1 Peter 3:13-17, “13 Now who is there to harm you if you are zealous for what is good? 14 But even if you should suffer for righteousness’ sake, you will be blessed. Have no fear of them, nor be troubled, 15 but in your hearts honor Christ the Lord as holy, always being prepared to make a defense to anyone who asks you for a reason for the hope that is in you; yet do it with gentleness and respect, 16 having a good conscience, so that, when you are slandered, those who revile your good behavior in Christ may be put to shame. 17 For it is better to suffer for doing good, if that should be God’s will, than for doing evil.”

How quick are you on your feet? I know I am not that quick on my feet. It is part of the reason why I was never really comfortable to be up in front of people. God, in His sense of humor, thought it would be good to make me a pastor. So, I have had to improve in this area, but the best way that I have found to improve is to be as prepared as I can be. For me, this means that I read and study a lot, then think and meditate a lot on what I read and study. Perhaps being quick on your feet is less a product of being quick with words and more a product of disciplined preparation. For the follower of Jesus, we see there is a preparation for godly suffering, a preparation for godly hope, and a preparation for godly communication.

In chapters 2-3, Peter addresses a few scenarios in which followers of Jesus are to submit, even if the authority is not godly. We are to submit to governing authorities, work authorities, as well as family roles as directed by God. In each case, there is the likelihood that this will result in unjust suffering, with unjust meaning that the suffering is in spite of righteous behavior. In this text, Peter directs his readers to prepare themselves for these moments. In doing so, he quotes from Isaiah 8:12, “have no fear of them.” From the context in Isaiah we see it says to do a few things in conjunction or in preparation to have no fear. This includes: not walking in the way of wicked people, not calling conspiracy, and not fearing what they fear. Instead, they are to set apart God as holy and to fear God instead. There is a lot that people can do to us, but it pales in comparison to what God can do. We are to fear God, not them. We prepare for suffering by remembering the God who is holy.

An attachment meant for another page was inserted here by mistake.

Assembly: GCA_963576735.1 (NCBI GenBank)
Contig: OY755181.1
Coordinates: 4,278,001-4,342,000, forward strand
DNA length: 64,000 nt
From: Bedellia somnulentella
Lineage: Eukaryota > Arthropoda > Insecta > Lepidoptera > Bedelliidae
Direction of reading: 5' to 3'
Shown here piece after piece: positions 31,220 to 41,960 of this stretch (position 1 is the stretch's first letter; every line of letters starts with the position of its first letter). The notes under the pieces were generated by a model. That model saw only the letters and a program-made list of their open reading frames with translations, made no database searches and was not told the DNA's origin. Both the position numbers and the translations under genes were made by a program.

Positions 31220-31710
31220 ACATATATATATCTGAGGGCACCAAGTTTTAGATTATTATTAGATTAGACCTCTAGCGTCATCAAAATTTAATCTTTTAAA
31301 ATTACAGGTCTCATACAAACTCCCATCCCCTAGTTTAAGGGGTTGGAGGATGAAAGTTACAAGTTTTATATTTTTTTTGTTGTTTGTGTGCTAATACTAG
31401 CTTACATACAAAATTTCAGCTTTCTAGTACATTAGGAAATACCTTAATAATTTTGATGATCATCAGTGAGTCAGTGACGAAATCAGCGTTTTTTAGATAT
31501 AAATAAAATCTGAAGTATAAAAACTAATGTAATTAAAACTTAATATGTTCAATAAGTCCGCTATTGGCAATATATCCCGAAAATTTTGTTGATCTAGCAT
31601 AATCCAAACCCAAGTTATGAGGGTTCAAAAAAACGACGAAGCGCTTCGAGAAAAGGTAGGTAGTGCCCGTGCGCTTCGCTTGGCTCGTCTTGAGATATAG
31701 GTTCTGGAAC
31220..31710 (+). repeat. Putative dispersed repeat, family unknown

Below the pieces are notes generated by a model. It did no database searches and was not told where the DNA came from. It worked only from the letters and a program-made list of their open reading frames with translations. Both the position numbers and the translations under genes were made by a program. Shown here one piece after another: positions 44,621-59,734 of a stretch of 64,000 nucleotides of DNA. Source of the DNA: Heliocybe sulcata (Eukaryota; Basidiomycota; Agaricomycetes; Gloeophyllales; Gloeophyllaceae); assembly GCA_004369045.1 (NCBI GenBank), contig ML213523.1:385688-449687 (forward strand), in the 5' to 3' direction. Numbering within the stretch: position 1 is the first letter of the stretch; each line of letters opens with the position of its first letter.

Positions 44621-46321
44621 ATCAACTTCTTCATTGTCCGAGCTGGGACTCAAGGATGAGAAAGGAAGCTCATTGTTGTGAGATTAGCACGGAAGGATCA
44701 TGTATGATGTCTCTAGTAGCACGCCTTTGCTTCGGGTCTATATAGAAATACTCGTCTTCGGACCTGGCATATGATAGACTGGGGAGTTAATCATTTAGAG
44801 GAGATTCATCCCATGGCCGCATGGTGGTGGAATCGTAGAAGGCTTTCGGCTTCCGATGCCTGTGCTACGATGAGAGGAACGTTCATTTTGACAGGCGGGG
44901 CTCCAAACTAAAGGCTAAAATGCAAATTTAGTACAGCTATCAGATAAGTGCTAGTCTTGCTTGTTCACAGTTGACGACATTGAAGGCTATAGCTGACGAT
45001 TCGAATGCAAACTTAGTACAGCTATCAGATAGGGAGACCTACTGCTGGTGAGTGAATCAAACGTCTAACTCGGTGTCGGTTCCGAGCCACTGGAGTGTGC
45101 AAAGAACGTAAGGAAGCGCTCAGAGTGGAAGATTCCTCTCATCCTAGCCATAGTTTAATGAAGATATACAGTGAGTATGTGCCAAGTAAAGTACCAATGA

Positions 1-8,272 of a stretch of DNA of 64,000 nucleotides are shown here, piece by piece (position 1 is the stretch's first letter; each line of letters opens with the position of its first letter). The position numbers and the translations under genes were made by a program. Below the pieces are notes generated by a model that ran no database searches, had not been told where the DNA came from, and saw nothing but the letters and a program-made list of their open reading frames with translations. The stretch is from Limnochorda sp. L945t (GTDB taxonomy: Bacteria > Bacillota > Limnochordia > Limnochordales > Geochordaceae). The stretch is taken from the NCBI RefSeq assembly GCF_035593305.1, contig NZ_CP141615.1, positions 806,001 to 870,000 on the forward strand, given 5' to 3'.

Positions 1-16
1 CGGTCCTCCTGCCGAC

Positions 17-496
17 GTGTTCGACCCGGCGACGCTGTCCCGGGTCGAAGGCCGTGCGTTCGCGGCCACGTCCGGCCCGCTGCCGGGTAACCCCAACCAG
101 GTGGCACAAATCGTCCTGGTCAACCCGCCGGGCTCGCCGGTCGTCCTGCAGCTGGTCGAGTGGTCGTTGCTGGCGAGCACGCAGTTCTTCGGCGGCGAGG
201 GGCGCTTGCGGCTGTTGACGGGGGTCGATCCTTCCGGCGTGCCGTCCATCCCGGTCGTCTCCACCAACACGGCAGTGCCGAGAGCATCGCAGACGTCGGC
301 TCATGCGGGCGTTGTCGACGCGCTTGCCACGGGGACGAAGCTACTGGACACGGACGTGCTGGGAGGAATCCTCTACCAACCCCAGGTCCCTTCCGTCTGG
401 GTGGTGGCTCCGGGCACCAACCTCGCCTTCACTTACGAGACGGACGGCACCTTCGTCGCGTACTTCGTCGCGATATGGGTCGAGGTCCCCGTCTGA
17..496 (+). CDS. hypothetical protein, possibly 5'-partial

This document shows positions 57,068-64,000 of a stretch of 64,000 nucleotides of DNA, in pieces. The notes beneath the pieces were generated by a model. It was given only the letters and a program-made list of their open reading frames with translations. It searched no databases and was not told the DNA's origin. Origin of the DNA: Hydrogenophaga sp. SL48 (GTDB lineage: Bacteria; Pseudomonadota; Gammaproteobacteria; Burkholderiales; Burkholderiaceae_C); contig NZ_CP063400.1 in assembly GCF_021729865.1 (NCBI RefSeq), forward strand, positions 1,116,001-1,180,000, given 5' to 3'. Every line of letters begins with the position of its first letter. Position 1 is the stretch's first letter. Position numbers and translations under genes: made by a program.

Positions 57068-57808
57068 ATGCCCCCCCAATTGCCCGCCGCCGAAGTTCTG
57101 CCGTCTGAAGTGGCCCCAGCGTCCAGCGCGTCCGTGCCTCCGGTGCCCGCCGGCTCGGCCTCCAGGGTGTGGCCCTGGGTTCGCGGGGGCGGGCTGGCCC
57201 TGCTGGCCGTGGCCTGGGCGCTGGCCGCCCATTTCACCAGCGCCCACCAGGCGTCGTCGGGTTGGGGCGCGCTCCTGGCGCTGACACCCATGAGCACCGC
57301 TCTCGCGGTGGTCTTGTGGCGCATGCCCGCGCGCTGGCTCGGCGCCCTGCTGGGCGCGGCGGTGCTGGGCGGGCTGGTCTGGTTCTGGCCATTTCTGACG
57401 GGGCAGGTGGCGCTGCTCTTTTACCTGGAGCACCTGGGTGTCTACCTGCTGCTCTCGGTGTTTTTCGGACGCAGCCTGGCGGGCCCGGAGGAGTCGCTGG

Not only is there preparation for suffering, but there is also a preparation for godly hope. A familiar verse to many is 1 Peter 3:15 in which Peter tells us to be ready to give a defense for the hope within us. It is the Greek word from which we get the word “apologetics,” or the defense of the Christian faith. In Peter’s context, there is much slandering of Christians by non-Christians, in many cases leading directly to some of this unjust suffering. At times, the Christians can feel as though they are losing the battle. However, we are called to be prepared to give a defense as to why we have hope. Giving a defense can often be seen as an attempt to convince someone of the truth, but, perhaps it is just as fitting that we rehearse in our own minds the truth about the hope we have. I often tell people who are going through difficult time or difficult relationships to look for God in the midst of it all. God is working, but we often have to remind ourselves that it is true. So, apologetics can be helpful in both inward and outward directions, reminding us of the hope we have in Jesus.

Finally, there is preparation for godly communication. The charge is sometimes accurate that Christians can be harsh in their communication, even in sharing the truth of the gospel or teaching doctrine. There is a disconnect in that the greatest demonstration of love, the sacrificial death of Jesus for the penalty of sin, can be communicated in a way that shows almost no love whatsoever. In our communication of the hope that is within us, we are further reminded that we are to do so with gentleness and respect.

If you have ever spent time in a toddler nursery at church, you know there is often some spirited competition over the toys. On some occasions, one of the precious little ones will act in a not so precious way and attempt to use whatever force they have to free the toy from the opposing toddler. When my wife and I worked in the nursery, we would often remind the boys or girls to be gentle with each other. The reminder is true also for Christians who are prone to be just like the toddler with the toys. We are called to be gentle in our sharing of truth, being respectful of the other person as an image bearer of God. In doing so, we evidence that our hope is not in our strength, either physical or mental, but in the God who made us and redeemed us. He is the true hope; we just have to remember it.